County officials touted a slimmed-down budget with lower property taxes and increased emphasis on mental health, housing, criminal justice and flood relief.

Dane County Executive Joe Parisi signed the 2019 county budget on Wednesday, Nov. 14, after the County Board made a few additions to his proposed budget Nov. 12.

In a county news release, Parisi said with the budget, county officials have “taken steps to improve our quality of life, increase opportunity for all, and invest in our infrastructure, all while reducing property taxes.”

“Dane County continues to lead by example with our shared values,” he said

The $630.1 million budget represents the smallest increase (0.8 percent) in the operating portion of the levy since 1991, and is estimated to reduce the average county homeowner around $8.10.

On Monday, the County Board added to Parisi’s budget proposal funding for “front-end” justice initiatives, affordable housing and lake health, said board chair Sharon Corrigan, who said community input was an important part of the process.

“Individuals were able to testify at 3 public hearings of the full County Board as well as 17 committee meetings dedicated to review of the 2019 budget,” she said in the news release. “Supervisors also heard from their constituents throughout the process via phone calls, email and social media.”

Personnel and Finance Committee chair Patrick Miles said while people in Dane County are “fortunate” to live in a county with strong growth in its tax base, more residents should benefit.

“We recognize that economic prosperity is not equally shared and focused the budget on helping youth, immigrants, and the homeless,” he added.

Focus on flooding

The budget responds to this summer’s flooding with several million dollars’ worth of fixes.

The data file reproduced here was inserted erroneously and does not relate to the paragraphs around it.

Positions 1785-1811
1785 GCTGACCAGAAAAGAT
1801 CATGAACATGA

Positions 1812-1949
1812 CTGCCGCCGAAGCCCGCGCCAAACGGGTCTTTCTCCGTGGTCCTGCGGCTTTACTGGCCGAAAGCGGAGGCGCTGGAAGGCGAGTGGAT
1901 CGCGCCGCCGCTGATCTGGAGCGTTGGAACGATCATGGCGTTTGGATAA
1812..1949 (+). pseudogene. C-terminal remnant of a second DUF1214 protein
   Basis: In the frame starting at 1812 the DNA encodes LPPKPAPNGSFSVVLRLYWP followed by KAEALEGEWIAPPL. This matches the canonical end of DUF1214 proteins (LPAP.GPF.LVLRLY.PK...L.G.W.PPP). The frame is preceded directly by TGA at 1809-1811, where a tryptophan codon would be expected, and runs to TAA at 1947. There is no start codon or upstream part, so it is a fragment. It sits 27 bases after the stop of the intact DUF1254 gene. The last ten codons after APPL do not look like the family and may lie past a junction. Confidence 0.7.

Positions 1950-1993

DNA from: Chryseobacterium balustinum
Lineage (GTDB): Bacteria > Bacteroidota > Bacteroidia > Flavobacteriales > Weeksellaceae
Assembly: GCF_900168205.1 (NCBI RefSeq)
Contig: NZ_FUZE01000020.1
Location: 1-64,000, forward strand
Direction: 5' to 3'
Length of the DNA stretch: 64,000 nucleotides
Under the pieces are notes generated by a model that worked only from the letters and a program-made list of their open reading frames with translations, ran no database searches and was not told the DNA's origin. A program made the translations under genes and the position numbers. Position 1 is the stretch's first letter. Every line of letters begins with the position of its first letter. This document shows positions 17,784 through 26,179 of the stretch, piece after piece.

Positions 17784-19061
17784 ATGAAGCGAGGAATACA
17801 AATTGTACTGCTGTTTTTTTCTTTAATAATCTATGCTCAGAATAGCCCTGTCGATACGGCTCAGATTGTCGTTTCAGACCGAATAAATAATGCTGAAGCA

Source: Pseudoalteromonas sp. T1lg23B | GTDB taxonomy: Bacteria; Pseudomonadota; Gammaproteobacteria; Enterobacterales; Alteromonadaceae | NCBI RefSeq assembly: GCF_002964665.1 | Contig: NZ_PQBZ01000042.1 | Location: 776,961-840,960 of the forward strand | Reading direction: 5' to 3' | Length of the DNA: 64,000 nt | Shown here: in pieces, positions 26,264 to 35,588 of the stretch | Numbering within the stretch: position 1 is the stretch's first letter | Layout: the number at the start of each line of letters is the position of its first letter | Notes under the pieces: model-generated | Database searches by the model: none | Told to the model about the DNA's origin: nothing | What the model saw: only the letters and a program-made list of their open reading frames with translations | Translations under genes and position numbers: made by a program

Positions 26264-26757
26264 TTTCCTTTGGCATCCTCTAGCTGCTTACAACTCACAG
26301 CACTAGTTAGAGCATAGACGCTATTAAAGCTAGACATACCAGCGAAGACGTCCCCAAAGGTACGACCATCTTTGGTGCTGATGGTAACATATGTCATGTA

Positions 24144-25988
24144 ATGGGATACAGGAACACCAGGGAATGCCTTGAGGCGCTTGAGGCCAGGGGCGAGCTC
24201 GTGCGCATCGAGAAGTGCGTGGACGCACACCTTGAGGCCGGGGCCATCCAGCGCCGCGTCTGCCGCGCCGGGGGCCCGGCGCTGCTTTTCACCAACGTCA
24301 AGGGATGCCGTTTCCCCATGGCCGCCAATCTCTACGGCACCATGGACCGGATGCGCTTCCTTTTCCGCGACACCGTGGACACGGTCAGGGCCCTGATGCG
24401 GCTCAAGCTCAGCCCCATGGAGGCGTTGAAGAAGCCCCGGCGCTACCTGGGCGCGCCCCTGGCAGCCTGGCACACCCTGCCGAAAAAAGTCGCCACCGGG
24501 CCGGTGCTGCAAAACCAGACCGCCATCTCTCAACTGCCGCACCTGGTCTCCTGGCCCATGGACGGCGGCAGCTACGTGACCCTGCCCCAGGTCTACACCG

It includes an unprecedented $3 million to improve water flow in the Yahara River and other “pinch points,” enabling water to move more quickly out of county lakes during and after high rainfall. There is also a $1 million matching grant for park/trail repair, including a $500,000 stream bank restoration fund to help habitat recovery, reduce future erosion and promote a healthy wildlife habitat

The county has also started a $750,000 program to pay farmers and property owners to convert portions of their lands to permanent cover to keep water where it lands, and has set aside $9 million to permanently secure properties to improve the county’s ability to reduce stormwater runoff and improve water quality in key areas.

District 35 supervisor and land conservation committee chair Carl Chenoweth, who represents Stoughton, said the measures approved by the county will have an impact on the amount of water flowing through the city, across the Fourth Street Dam and onto the Dunkirk Lake Dam.

“As we have seen over the past several weeks, the Lower Yahara River control point at the Fourth Street Dam and the Dunkirk Lake Dam are playing a considerable role on the water level management of the Yahara chain of lakes upstream of the City of Stoughton,” he wrote the Hub in an email. “Moving forward with this initiative could greatly impact the size and shape of our riverfront development plans in the City of Stoughton and will require a close, coordinated effort with state, county and city officials.”

Chenoweth said the County Board is also supporting local water quality through funding recommendations brought forth by the Healthy Farms/Healthy Lakes task force. He said 2019 will see a combination of state, county, environmental and agricultural groups working together “for a common goal of reducing phosphorus in the Yahara River watershed.”

“This is the beginning of a long-term commitment of the Dane County Board, along with the Land and Water Conservation Department, to address these issues with measurable goals,” he said.

Email Unified Newspaper Group reporter Scott De Laruelle at